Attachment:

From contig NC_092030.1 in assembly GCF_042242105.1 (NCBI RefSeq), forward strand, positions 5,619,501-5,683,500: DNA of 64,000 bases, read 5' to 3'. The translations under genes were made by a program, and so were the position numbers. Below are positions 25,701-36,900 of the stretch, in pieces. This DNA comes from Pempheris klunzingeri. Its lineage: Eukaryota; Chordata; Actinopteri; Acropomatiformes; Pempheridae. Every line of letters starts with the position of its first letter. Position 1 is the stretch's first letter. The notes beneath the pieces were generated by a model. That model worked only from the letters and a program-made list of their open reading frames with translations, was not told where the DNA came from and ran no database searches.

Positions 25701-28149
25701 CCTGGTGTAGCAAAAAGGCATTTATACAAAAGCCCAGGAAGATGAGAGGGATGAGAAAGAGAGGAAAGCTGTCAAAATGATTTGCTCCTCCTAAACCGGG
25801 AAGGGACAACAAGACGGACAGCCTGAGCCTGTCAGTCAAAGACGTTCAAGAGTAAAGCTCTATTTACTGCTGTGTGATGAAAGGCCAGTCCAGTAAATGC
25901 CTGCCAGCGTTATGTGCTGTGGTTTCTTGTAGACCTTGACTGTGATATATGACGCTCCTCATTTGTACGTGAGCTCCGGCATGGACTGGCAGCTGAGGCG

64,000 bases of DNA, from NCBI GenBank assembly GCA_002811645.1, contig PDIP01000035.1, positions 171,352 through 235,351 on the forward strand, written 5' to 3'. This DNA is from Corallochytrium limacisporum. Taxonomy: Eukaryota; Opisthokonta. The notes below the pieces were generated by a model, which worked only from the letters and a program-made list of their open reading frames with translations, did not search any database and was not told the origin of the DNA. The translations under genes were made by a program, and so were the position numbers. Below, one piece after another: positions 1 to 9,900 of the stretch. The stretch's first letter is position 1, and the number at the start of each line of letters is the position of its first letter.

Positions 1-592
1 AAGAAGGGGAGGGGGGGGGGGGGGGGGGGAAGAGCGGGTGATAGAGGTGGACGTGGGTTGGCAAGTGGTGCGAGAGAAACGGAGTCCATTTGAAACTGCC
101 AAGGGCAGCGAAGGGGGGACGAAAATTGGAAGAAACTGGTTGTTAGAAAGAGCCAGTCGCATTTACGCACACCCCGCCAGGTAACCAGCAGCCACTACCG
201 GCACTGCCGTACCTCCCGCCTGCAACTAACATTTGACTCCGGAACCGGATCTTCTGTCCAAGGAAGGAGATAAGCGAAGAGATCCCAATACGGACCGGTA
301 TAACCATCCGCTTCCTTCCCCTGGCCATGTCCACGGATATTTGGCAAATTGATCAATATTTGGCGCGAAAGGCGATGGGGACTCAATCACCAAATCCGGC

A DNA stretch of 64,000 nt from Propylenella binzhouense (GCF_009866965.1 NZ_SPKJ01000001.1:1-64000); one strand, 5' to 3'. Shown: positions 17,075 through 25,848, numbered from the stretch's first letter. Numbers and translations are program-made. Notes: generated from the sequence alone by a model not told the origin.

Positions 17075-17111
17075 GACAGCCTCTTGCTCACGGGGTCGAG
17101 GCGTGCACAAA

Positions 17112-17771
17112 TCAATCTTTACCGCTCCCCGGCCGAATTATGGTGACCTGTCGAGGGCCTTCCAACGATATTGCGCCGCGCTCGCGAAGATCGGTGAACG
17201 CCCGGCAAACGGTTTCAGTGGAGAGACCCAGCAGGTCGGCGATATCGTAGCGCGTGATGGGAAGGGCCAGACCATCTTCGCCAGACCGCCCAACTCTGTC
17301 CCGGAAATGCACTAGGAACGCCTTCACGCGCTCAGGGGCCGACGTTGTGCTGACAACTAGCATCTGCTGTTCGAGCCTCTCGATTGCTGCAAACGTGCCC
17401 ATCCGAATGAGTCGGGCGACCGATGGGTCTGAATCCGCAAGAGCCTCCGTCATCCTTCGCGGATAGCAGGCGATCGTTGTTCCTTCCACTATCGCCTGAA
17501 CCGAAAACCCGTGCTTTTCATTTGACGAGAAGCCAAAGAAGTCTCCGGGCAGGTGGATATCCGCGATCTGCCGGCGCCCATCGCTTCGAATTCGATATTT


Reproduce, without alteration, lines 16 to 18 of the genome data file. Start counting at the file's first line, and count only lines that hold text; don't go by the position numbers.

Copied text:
Positions 17112-17771
17112 TCAATCTTTACCGCTCCCCGGCCGAATTATGGTGACCTGTCGAGGGCCTTCCAACGATATTGCGCCGCGCTCGCGAAGATCGGTGAACG
17201 CCCGGCAAACGGTTTCAGTGGAGAGACCCAGCAGGTCGGCGATATCGTAGCGCGTGATGGGAAGGGCCAGACCATCTTCGCCAGACCGCCCAACTCTGTC